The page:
10. There is another aspect of the matter. It is the admitted position that the appellant had to leave the child in the Creche. He has categorically averred in his petition that this had become necessary to save the child from being beaten by the respondent. As against this, the respondent has stated on oath that the child was sent to the Creche to enable him to learn manners. Admittedly, the child was too small. He needed the attention of a mother at home. If it was considered necessary, he could have been taught everything including the good manners by the parents. Surely, he was not being sent to the Creche to be taught manners. The plea taken by the appellant that it was only in an effort to save the child from being beaten by his mother, appears to be correct. It is corroborated by the statement of P.Ws. 3 and 4. Ajaib Singh has stated that “the respondent misbehaved with the boy.” Dharam Pal P.W. 4 has said that “the respondent was seen giving beating to the child.”

11. Thus, it appears that the parties were not talking to each other. They were not having any cordial relations. The respondent was even unkind to the child. She did not even cook the meals for the family. The husband had to not only work in the office but even to cook for himself and the child. Still further, the fact that the husband was cooking, has not been seriously controverted by the respondent. On the contrary, she has tried to find an excuse by saying that the provisions were not available in the house. Surely, if the husband was cooking, something was available. She could have cooked the same food. It appears that she was not willing to do so.

12. It also deserves notice that the parties are in Courts since the year 1988. They have been litigating. During this time, the appellant has even shifted from the house in which he was living with the respondent. It is the undisputed position that the appellant owns the house. Yet, he allowed the respondent to continue to stay there.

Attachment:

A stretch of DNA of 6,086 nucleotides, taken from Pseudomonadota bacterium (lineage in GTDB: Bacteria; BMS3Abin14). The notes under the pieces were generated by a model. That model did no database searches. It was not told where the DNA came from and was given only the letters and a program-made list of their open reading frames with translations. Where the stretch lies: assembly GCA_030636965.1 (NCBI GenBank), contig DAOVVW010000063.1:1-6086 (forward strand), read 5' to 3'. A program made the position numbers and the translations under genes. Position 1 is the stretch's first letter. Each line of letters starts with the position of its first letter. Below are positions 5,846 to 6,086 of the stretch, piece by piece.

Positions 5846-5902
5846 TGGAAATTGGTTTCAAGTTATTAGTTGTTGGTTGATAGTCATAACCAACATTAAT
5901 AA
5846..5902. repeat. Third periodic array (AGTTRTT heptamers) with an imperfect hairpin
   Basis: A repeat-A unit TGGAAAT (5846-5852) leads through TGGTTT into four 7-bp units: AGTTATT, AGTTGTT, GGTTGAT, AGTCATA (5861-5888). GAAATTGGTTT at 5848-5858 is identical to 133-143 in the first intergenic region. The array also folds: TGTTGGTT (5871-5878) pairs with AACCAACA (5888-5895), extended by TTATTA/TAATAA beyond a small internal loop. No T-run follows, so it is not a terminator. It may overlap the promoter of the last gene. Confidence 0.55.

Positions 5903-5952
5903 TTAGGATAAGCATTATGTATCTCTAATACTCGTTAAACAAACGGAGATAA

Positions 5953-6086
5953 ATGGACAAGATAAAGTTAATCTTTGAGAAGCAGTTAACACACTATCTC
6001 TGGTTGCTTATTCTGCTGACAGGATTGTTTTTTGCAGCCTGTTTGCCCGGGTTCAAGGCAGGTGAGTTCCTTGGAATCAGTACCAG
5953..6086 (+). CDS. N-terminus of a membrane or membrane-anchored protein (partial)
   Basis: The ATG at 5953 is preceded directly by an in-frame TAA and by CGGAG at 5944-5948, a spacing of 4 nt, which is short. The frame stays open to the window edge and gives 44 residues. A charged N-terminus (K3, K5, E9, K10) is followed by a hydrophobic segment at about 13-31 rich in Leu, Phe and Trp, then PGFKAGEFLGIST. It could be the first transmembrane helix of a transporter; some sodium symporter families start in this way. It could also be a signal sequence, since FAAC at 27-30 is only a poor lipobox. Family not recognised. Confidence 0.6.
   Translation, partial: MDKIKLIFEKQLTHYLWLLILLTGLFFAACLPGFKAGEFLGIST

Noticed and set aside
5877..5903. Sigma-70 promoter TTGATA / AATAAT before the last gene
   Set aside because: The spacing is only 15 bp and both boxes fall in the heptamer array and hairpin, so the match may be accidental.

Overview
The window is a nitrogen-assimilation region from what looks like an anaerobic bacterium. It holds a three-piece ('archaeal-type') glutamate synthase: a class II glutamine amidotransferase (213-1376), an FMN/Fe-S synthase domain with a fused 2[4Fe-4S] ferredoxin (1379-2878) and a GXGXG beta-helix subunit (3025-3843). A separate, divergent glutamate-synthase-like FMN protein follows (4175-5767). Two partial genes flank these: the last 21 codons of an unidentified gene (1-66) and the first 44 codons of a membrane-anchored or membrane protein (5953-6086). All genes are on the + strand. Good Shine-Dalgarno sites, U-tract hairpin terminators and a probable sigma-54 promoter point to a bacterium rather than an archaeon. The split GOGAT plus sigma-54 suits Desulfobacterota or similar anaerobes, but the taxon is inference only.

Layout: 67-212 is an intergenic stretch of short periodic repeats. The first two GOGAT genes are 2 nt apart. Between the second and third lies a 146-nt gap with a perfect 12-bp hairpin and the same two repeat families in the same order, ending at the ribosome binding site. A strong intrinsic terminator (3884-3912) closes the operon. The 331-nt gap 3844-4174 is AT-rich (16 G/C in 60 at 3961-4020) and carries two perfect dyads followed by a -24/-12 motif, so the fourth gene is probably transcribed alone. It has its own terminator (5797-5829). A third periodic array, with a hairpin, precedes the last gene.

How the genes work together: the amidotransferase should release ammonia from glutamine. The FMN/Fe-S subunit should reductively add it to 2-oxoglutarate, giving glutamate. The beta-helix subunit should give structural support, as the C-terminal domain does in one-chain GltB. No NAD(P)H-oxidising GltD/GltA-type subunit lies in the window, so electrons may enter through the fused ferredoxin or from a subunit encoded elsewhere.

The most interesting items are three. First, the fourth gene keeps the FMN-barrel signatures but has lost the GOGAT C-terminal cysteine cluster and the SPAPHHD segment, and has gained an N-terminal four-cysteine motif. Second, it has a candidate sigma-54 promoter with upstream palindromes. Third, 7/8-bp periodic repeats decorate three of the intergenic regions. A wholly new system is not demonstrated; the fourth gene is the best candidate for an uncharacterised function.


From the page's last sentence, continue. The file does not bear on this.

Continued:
13. When this case had initially come up for hearing on January 6, 1999, Mr. C.B. Kaushik, counsel for the respondent-wife had stated that in case, the appellant allowed her to stay in the house till she was alive, the dispute could be settled and that she would not contest the case. The case was adjourned to January 14, 1999. It was again taken up on January 18, 1999. At the request of the counsel, the case was adjourned for today. The counsel has submitted that the respondent is not willing to settle the dispute. Consequently, we have proceeded to decide it.

14. The events as noticed above clearly show that the wife has falsely alleged that the appellant’s plea for her treatment was a tactic to get rid of her. The clear insinuation is that he wanted her to be killed. Nothing could be farther from truth. Still further, there has been continuous pressure in the form of quarrel with the child and otherwise. Under these circumstances, the husband could reasonably believe that continuous stay with the respondent would be injurious to his health and that his system shall not be able to bear with the cruelty perpetrated by her. Even otherwise, the marriage appears to have irretrievably broken. The factum of cruelty is further established by the fact that the appellant has chosen to even leave his own house and to live in a rented accommodation. This could have happened only as a last resort. Nobody would have liked to voluntarily leave the house that he owns.

15. No other point has been raised.

16. In view of the above, we are unable to uphold the judgment and decree passed by the learned single Judge. It is, consequently set aside. The appeal is allowed. The petition under Section 13 filed by the appellant is decreed, the marriage is dissolved by a decree of divorce. In the circumstances, there will be no order as to costs.